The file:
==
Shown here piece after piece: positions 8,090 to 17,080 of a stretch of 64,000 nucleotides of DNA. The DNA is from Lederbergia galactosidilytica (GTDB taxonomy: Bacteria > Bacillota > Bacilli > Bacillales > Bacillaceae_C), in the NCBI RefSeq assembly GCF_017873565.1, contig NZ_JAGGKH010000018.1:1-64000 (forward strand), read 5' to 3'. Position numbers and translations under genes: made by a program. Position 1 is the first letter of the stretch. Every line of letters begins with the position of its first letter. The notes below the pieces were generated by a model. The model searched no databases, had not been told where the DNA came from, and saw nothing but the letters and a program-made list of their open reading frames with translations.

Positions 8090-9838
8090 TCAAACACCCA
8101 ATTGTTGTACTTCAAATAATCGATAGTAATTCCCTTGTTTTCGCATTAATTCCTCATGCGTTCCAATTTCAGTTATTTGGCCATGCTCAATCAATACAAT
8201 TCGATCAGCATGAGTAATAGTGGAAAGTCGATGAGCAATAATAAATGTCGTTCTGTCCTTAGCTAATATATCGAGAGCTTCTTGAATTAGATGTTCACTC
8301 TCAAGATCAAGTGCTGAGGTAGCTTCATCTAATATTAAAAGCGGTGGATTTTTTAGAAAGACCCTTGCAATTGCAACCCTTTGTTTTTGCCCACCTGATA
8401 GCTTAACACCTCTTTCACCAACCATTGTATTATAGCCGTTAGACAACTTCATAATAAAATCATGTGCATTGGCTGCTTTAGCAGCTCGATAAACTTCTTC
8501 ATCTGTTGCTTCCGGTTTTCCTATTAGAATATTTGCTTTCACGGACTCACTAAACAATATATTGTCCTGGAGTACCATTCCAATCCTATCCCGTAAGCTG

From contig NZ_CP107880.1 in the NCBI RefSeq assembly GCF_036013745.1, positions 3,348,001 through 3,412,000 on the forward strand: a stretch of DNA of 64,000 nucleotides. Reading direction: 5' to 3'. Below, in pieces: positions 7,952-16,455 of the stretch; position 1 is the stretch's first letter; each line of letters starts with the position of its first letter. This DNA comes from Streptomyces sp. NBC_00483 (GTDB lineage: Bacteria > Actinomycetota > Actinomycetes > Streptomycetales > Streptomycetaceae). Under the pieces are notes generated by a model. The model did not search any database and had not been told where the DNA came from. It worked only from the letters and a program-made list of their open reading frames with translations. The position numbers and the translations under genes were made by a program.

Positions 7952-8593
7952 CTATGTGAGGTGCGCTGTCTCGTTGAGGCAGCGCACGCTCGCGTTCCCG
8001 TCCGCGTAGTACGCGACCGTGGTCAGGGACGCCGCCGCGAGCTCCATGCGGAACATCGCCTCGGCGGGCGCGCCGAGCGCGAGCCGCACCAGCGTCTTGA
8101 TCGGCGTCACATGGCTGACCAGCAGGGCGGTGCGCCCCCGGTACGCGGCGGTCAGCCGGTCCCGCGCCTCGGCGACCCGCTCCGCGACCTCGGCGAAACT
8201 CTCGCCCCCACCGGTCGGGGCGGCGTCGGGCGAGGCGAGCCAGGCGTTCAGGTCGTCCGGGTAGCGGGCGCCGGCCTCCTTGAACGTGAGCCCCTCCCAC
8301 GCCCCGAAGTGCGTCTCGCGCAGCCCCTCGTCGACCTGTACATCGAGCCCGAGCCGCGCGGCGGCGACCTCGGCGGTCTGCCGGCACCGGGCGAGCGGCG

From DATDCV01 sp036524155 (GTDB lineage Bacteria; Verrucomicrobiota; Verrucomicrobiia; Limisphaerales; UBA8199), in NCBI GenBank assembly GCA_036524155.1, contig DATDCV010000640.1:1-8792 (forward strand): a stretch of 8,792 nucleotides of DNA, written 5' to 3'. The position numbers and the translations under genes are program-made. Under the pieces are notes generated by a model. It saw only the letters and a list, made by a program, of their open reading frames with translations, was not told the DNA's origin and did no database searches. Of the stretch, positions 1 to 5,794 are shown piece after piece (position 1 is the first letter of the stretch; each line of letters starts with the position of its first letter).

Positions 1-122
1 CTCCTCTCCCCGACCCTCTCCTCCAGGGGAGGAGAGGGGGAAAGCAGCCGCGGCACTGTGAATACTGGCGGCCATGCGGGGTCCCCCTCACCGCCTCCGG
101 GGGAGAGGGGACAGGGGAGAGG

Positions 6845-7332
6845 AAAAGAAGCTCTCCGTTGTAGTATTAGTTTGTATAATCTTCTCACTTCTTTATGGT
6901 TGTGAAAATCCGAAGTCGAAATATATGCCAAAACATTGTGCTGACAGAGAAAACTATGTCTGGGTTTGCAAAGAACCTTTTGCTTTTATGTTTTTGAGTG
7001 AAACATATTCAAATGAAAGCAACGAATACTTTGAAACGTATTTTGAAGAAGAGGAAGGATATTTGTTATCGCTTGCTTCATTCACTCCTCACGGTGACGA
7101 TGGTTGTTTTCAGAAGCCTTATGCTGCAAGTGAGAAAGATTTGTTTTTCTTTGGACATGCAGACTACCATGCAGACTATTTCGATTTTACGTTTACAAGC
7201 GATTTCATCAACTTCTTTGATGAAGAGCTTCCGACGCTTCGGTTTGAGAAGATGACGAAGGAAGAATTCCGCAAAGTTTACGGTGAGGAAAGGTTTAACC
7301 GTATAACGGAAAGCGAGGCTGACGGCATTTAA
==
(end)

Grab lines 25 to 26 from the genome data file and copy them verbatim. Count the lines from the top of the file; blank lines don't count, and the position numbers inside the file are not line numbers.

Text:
7201 GATTTCATCAACTTCTTTGATGAAGAGCTTCCGACGCTTCGGTTTGAGAAGATGACGAAGGAAGAATTCCGCAAAGTTTACGGTGAGGAAAGGTTTAACC
7301 GTATAACGGAAAGCGAGGCTGACGGCATTTAA